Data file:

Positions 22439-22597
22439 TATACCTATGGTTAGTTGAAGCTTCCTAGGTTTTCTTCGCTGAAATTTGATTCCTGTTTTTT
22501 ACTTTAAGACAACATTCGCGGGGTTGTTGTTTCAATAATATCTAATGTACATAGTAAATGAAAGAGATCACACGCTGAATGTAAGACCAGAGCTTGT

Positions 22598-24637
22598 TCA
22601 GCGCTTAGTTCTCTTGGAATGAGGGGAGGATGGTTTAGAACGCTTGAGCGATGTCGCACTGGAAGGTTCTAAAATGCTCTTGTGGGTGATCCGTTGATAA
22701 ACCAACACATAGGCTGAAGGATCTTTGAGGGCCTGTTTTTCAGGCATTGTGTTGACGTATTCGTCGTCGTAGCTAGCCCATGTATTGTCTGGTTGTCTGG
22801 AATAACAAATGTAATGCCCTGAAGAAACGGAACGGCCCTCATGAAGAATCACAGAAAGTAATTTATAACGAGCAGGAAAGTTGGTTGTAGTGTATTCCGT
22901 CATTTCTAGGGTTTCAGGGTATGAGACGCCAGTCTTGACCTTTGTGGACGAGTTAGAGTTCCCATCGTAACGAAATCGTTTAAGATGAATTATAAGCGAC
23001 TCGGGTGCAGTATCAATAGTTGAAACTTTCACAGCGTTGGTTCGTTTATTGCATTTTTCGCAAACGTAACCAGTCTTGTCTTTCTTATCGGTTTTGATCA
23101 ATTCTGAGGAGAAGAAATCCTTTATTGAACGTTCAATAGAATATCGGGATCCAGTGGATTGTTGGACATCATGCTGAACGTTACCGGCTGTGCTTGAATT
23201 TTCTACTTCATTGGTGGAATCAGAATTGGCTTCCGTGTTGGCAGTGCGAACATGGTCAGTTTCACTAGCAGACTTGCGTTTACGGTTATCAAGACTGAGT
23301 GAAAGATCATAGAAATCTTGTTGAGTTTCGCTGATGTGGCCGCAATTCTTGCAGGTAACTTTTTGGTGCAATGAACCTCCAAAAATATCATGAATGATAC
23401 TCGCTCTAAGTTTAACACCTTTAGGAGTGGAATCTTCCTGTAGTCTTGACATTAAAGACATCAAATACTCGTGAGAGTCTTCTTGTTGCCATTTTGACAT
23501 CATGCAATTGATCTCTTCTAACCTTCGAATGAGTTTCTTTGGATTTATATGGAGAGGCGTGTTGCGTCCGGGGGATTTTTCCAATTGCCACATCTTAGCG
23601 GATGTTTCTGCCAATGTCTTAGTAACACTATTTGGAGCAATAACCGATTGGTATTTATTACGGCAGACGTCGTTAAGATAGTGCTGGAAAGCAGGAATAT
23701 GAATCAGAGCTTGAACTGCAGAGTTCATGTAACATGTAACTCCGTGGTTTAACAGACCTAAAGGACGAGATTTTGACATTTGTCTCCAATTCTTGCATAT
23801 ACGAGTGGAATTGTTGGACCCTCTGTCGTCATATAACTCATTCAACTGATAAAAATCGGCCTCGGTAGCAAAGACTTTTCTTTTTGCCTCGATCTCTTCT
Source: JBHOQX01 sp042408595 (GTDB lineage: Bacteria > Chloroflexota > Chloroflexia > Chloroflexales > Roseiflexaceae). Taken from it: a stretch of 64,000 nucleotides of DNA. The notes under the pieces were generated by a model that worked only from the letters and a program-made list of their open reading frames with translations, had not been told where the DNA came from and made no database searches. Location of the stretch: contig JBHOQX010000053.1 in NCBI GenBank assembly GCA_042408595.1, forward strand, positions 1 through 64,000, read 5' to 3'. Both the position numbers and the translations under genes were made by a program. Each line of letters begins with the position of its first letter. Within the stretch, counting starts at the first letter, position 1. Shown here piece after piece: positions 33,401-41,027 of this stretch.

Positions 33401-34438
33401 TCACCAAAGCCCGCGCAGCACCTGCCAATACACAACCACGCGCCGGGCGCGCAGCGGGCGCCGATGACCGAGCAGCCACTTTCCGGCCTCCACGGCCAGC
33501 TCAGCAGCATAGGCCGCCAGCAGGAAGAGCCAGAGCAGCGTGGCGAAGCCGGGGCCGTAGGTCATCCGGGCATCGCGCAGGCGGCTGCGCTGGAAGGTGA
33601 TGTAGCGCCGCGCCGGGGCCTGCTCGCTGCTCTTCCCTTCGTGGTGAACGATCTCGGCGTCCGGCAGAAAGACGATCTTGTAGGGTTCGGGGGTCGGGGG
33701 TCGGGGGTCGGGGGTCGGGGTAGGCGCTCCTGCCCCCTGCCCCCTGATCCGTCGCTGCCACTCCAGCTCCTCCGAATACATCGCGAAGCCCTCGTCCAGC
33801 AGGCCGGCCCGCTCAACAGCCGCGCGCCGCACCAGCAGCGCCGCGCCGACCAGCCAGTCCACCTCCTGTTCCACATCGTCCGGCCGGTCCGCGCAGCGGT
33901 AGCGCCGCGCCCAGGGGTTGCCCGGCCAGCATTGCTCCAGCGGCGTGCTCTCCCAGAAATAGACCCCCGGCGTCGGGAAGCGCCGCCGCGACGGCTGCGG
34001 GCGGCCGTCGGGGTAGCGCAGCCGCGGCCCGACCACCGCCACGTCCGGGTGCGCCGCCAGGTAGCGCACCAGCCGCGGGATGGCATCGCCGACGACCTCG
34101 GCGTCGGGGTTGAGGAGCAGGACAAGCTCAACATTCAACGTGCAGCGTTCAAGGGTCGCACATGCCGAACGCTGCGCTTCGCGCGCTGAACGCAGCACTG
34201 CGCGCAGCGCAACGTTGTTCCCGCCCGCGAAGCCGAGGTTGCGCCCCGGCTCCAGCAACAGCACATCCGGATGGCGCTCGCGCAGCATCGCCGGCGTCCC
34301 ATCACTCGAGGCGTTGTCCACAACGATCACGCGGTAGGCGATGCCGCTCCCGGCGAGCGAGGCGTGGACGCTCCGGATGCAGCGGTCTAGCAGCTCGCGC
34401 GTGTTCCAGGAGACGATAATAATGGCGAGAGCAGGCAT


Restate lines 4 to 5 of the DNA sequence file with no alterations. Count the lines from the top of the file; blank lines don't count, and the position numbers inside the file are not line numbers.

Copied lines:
Positions 22598-24637
22598 TCA